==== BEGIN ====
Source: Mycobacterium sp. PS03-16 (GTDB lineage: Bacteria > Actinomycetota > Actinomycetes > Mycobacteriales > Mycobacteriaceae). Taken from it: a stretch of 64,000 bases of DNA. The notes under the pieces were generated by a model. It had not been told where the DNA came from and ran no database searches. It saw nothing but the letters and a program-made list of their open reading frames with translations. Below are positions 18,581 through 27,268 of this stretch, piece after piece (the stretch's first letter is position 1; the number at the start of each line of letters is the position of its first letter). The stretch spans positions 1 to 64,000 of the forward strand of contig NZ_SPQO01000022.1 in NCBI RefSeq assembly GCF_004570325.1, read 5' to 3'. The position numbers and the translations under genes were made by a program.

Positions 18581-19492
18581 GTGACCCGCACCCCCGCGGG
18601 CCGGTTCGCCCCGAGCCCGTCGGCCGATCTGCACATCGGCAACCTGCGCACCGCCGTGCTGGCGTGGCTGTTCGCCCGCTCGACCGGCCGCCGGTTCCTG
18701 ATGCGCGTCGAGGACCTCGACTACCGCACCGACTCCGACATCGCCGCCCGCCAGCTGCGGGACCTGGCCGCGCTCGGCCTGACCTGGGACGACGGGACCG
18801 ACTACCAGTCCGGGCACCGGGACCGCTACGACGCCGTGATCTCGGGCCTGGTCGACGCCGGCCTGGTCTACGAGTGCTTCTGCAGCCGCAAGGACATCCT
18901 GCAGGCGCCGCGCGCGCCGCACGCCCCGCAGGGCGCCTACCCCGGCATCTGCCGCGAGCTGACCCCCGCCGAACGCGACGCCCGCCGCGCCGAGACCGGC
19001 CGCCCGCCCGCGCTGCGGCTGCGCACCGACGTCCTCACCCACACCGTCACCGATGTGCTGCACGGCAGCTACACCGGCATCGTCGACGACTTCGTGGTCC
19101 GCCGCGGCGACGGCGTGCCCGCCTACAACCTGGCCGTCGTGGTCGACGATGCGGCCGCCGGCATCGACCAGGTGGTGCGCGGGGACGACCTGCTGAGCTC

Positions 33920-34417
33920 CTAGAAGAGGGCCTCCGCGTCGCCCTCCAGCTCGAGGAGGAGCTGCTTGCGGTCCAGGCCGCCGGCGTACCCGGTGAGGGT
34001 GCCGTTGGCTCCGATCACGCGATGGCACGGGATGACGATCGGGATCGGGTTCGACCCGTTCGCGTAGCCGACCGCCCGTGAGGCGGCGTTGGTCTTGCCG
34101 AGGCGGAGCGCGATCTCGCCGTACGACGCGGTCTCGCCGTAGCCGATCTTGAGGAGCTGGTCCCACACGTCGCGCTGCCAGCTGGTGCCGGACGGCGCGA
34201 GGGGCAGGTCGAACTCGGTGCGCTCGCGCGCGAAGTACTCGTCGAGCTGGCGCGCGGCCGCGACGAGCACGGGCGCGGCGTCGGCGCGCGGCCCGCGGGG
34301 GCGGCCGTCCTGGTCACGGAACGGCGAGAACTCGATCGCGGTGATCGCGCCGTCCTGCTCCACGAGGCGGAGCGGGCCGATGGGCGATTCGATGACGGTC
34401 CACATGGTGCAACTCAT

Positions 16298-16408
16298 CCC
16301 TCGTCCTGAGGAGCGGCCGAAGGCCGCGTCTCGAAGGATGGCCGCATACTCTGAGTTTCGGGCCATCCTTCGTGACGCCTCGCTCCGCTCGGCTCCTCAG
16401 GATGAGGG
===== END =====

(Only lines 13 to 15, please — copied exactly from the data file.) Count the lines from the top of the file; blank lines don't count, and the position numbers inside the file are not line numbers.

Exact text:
34101 AGGCGGAGCGCGATCTCGCCGTACGACGCGGTCTCGCCGTAGCCGATCTTGAGGAGCTGGTCCCACACGTCGCGCTGCCAGCTGGTGCCGGACGGCGCGA
34201 GGGGCAGGTCGAACTCGGTGCGCTCGCGCGCGAAGTACTCGTCGAGCTGGCGCGCGGCCGCGACGAGCACGGGCGCGGCGTCGGCGCGCGGCCCGCGGGG
34301 GCGGCCGTCCTGGTCACGGAACGGCGAGAACTCGATCGCGGTGATCGCGCCGTCCTGCTCCACGAGGCGGAGCGGGCCGATGGGCGATTCGATGACGGTC